To warn off readers who might take offense, I warn you that Asher makes Martin look like a saint when it comes to wiping out characters and just like Martin, bad luck can be a random and shocking thing. So if you get to within an inch of the end of the book, turn the light out and save the rest for tomorrow, or you won't get enough sleep. The end head-to-head battle of the spaceship the Scourge vs. Strikingly, I've never wanted to re-read it. Action switches between Earth, the rebels fleeing Earth for Mars, the struggling Mars colony and the pursuit warship chasing down the rebels.
Fortunately the action ramps up again in the second half, and the sensitive-minded reader can stop worrying about the politics and just enjoy the tension and the explosions. This second book in the series is just as exciting and interesting as the first one. Certain things of his rapid rise to the level he is at in the last book could have been saved for this book, and would have been an opportunity to learn more about him. If the server does not provide a quick download, then we remove it from the list. There, he discovers that though the Prador remain as murderous as ever, they are not anywhere near as treacherous or dangerous as some of his fellow humans. It does allow other aspects to come to the fore and Asher adds more depth to the story, but it changes the pacing of the book and slowing down the events.
So there is definitely Freudian influence at play here. All links from this site were collected in an automatic manner and can not be recognized as affiliated with our site. Subscribe In days gone by, when repeatedly pressed about what my favourite book might be, a banal question seeking an impossible and crude reductionist answer to which I was usually rude in response, I would offer Breakfast Of Champions as a pacifier. For additional information, see the Global Shipping Program A book with obvious wear. Victims include the entire Zero asset population, all with id implants, anyone who disappoints the new leader including her own father and all other major rivals, after all she has the perfect person to blame.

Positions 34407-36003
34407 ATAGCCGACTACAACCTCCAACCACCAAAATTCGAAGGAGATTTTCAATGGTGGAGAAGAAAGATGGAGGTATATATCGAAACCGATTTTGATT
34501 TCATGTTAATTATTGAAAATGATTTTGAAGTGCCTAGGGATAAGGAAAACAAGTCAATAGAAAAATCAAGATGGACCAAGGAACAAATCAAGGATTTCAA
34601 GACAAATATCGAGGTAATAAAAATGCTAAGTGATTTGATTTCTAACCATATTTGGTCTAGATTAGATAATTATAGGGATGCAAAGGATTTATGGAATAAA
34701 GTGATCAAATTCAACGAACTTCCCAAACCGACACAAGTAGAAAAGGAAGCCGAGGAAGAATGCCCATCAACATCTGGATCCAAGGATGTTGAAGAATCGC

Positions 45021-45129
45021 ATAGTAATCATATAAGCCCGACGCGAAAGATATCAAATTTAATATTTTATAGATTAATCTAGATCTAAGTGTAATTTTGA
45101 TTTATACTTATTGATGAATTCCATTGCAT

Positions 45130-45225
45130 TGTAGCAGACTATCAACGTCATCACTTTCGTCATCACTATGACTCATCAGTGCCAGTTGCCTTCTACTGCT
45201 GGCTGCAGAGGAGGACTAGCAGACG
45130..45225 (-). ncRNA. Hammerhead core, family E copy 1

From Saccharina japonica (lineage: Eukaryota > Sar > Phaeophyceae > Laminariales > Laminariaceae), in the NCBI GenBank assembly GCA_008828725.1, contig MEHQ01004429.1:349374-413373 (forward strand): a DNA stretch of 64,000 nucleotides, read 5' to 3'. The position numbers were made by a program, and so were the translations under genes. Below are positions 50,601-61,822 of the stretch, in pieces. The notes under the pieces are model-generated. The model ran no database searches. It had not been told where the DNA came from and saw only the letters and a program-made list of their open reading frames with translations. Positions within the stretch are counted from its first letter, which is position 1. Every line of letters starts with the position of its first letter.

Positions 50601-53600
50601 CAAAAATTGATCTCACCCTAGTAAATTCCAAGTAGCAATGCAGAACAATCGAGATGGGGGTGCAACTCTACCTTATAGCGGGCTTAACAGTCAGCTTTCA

I will say this, there is an unnecessary part of her backstory that didn't need to be in. The author also made it perfectly clear that what he was describing wasn't true socialism, but something horribly perverted--in fact, over the course of the epigraphs to each of he 2 books chapters, Asher described plainly just how the world government came about, and just how it all went so incredibly wrong. Serene just cares about the future of an Earth where she's in charge. Now there are many who find fault with Asher's treatment of expendable populations, his -at times sociopathic characters sometimes indistinguishable from machines and wildly, imaginative science. I should add that a reader doesn't have to ponder on the insinuation of world politics, the staggering implications of overpopulation, the state of joblessness and poverty that could derive from over automation and the advancement of technology- to enjoy either of the first two books in the series, because they can be read as gut-wrenching, high-octane, space operas whose tech and weaponry are enough to satiate readers who just want fun!!! I found that, along with a massively expanding plethora of technology, it made the first half of the book hard going for me - I'm still not much of a tech head.
With each page you feel their dread, hope and in some cases, yes even joy! And aboard Argus Station, Alan Saul's mind has expanded into the local computer network. On Mars, Var Delex fights for the survival of Antares Base, while the Argus Space Station hurls towards the red planet. Slowly, as he regenerates, his plan comes into being. But power abhors a vacuum and, scrambling from the wreckage, comes the ruthless Serene Galahad. All this to say, that the rise of the cyborg, Alan Saul in the 'Departure: Book One' was awesome and his growth in 'Zero Point' is stunning as he realizes just what vulnerability is. Asher creates a world that is all too plausible. Is this a vision of what a senior politician will face in our near future? The end, roll credits, everyone lives happily ever after.